Cultural Diplomacy in U.S.-Japanese Relations, 1919-1941
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The seeds of the Pacific War can be found scattered throughout the interwar period. This study of unofficial diplomacy from 1919-1941 illuminates causes deeply rooted and often overlooked in explaining the path to war: cultural perceptions on both sides, the pivotal role of public opinion, and the deterioration of Japanese-American relations on both the individual and the cultural levels.
Jon Davidann is Associate Professor of History, Hawaii Pacific University.
“The focus is on changes over time in public opinion in Japan and the US about each other and the bilateral relationship leading up to 1941 through analysis of the writings of missionaries, intelligentsia, academics, and reporters. Secondarily, the focus is on private diplomacy of these same groups conducted through organizations such as the Institute of Pacific Relations (IPR). On these topics, Davidann makes valuable contributions.”—Choice “While there exist numerous studies of ‘the origins of Pearl Harbor’ and of mutual images across the Pacific, this book makes a new contribution by examining how these images influenced one another. No scholar has examined the English-language material in the two countries as thoroughly as Professor Davidann.”–Akira Iriye, Harvard University “Jon Thares Davidann’s valuable study of the ‘unofficial’ side of U.S.-Japan relations during the interwar era offers scholars a deeper understanding of the role played by private citizens and opinion-makers. In a highly readable narrative, Davidann offers a fresh cultural analysis of the gradual breakdown of relations that preceded the Pacific War.”–Emily S. Rosenberg, Department of History, University of California, Irvine and author of A Date Which Will Live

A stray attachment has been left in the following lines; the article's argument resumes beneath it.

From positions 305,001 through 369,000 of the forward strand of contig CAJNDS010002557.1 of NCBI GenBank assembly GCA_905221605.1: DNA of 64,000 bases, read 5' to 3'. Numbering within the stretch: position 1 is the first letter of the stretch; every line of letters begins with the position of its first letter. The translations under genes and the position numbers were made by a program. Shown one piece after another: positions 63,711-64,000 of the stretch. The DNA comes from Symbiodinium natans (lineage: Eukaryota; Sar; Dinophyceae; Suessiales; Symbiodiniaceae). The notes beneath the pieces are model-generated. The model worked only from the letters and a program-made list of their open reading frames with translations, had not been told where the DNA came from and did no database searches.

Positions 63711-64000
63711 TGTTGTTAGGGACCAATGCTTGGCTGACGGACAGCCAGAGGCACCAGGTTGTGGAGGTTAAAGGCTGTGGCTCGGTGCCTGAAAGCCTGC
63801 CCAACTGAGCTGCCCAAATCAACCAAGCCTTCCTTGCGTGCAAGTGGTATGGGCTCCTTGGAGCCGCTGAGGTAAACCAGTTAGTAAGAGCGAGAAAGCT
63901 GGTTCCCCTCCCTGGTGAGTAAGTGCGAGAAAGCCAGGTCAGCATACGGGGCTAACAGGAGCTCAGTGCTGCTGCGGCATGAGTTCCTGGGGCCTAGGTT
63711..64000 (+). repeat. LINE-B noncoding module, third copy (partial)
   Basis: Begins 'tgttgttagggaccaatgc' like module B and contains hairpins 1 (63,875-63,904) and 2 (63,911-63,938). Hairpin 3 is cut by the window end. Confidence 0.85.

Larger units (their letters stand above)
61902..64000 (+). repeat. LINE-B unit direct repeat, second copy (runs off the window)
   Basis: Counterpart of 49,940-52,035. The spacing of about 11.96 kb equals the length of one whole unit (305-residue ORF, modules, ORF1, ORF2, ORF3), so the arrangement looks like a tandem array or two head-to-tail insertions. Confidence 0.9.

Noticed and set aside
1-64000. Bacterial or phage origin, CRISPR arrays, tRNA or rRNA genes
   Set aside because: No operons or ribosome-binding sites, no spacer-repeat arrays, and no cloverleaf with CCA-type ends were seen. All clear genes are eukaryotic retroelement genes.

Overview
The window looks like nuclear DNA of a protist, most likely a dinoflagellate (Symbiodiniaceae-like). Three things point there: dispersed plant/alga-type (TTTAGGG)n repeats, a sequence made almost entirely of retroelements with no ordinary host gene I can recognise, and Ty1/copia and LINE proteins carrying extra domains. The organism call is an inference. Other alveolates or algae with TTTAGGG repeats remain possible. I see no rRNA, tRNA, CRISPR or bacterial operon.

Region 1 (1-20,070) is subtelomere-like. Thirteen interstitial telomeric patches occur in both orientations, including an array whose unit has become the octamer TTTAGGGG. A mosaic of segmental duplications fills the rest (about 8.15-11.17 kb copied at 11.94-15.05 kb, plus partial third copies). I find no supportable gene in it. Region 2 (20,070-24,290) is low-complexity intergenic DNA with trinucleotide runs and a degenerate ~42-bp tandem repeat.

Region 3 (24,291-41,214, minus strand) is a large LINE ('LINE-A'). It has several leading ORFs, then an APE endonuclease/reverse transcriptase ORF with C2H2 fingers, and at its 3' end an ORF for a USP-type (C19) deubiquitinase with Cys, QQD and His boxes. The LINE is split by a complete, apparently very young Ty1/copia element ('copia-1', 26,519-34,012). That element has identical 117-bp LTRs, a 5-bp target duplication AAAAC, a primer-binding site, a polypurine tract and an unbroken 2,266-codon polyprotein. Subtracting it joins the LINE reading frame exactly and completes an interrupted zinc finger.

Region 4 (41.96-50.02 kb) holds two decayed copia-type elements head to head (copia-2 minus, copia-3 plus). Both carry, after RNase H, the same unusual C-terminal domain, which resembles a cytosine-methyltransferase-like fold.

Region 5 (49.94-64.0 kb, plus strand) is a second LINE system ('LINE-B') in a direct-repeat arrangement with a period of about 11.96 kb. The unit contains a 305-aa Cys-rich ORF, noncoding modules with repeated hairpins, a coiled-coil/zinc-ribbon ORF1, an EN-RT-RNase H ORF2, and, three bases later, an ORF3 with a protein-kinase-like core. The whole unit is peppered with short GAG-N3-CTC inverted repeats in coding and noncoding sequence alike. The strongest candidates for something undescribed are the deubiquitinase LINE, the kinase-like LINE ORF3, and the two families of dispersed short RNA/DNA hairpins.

|Dimensions||1 × 6 × 9 in|